The character 𑐎 [U+1140E NEWA LETTER KA] with each of the wavy line vowel-signs applied.

Alternative shapes for u

The sound u is produced by the letter 𑐸 [U+11438 NEWA VOWEL SIGN U], but that letter can have a different shape when attached to different consonant letters. The vowel-sign used to represent the long uː sound also has contextual variations, though not as many as the short vowel. All of these orthographic variants are produced automatically by the font; there is no need to use different characters.

The short sound is rendered as a curved shape with the following 4 consonant letters:p,7

𑐐␣𑐟␣𑐨␣𑐱

The alternative shape is shown in fig_u_shape.

𑐎𑐸 𑐐𑐸 𑐟𑐸 𑐨𑐸 𑐱𑐸
The normal shape for 𑐸 [U+11438 NEWA VOWEL SIGN U] (left), and the alternate shape used with the consonants shown.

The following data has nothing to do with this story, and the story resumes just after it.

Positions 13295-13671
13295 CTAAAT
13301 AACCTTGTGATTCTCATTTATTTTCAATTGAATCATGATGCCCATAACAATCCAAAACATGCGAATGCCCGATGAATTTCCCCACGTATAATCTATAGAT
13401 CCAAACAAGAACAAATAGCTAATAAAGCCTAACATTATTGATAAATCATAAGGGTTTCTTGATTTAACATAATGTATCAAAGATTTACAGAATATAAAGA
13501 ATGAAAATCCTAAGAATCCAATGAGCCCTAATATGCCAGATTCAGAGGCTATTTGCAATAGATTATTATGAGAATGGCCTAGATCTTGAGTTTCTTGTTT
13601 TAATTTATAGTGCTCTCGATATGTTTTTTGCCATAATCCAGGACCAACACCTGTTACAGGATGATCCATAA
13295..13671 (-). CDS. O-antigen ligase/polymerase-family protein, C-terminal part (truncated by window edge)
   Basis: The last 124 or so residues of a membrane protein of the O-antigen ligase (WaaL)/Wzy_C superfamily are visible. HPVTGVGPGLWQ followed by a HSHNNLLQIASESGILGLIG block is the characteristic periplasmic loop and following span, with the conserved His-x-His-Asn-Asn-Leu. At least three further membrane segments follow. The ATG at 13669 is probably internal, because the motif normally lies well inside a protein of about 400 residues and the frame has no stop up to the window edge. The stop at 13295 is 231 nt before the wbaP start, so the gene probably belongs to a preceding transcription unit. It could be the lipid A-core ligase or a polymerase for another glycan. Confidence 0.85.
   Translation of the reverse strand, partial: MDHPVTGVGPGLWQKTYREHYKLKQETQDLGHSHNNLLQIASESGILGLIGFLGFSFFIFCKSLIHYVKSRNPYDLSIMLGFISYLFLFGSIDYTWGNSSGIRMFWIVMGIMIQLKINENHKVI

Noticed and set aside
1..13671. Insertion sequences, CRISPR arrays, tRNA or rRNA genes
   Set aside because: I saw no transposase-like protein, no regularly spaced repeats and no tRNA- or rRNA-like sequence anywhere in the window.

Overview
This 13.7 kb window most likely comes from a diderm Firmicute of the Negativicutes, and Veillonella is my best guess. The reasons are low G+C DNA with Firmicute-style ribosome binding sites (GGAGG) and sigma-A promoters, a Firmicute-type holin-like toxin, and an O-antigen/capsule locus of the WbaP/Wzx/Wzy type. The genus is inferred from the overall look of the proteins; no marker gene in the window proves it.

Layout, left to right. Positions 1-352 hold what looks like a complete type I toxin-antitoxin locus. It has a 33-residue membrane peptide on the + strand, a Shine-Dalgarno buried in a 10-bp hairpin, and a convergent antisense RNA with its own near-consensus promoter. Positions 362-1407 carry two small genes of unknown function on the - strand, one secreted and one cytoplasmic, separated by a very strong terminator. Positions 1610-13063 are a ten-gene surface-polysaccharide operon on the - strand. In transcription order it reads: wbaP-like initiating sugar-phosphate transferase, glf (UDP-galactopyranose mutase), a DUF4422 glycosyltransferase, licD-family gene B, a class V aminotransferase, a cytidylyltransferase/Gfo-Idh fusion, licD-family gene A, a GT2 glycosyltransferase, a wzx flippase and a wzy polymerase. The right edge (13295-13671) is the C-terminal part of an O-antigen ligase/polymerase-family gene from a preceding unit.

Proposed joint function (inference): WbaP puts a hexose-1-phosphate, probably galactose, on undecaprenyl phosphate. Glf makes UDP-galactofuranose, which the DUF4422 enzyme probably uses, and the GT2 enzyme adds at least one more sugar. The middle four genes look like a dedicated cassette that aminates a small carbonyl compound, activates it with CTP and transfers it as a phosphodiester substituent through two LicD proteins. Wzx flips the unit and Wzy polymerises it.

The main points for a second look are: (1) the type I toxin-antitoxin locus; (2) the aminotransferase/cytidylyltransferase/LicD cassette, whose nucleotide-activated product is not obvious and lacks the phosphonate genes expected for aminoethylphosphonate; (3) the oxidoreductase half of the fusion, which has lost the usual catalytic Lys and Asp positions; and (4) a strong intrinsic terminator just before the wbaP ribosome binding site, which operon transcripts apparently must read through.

Both short and long sounds are also written as ligatures with the consonant letters 𑐖 [U+11416 NEWA LETTER JA] and 𑐬 [U+1142C NEWA LETTER RA], as shown in fig_u_ligatures.

𑐖 𑐖𑐸 𑐖𑐹 𑐬 𑐬𑐸 𑐬𑐹
𑐸 [U+11438 NEWA VOWEL SIGN U] and 𑐹 [U+11439 NEWA VOWEL SIGN UU] producing ligatures with 𑐖 [U+11416 NEWA LETTER JA] (left) and 𑐬 [U+1142C NEWA LETTER RA] (right).

The consonants 𑐨 [U+11428 NEWA LETTER BHA] and 𑐴 [U+11434 NEWA LETTER HA] also take on special shapes when followed by a u-vowel (see bha_ha).

Pre-base vowel-sign

𑐶

The short i sound is written using 𑐶 [U+11436 NEWA VOWEL SIGN I], which appears to the left of the base consonant letter or cluster.

The combination 𑐎𑐶 [U+1140E NEWA LETTER KA + U+11436 NEWA VOWEL SIGN I] produces a pre-base positioned glyph.

This combining mark is always typed and stored after the base consonant. The font places the glyph before the base consonant.